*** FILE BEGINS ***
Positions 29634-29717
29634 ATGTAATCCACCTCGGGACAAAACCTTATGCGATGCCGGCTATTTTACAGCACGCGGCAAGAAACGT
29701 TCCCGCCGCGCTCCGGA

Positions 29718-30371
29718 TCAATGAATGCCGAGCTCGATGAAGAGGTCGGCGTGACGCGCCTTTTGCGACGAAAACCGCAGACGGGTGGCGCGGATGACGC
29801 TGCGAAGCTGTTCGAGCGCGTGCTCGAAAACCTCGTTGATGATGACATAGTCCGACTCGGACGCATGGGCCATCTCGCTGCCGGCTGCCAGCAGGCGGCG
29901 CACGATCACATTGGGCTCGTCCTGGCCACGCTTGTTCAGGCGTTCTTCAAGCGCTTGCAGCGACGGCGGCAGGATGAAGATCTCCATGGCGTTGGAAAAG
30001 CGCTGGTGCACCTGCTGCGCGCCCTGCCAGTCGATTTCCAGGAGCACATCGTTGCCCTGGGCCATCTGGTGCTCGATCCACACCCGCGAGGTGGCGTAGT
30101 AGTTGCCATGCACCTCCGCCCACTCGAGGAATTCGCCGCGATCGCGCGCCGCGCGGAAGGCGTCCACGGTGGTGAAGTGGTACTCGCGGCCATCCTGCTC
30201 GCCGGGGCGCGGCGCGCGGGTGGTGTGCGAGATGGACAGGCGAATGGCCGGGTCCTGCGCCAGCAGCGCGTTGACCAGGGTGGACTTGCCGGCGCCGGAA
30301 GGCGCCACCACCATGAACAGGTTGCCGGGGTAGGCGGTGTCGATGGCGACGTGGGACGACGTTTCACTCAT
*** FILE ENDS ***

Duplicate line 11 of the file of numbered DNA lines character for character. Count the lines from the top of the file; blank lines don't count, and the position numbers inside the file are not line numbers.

30301 GGCGCCACCACCATGAACAGGTTGCCGGGGTAGGCGGTGTCGATGGCGACGTGGGACGACGTTTCACTCAT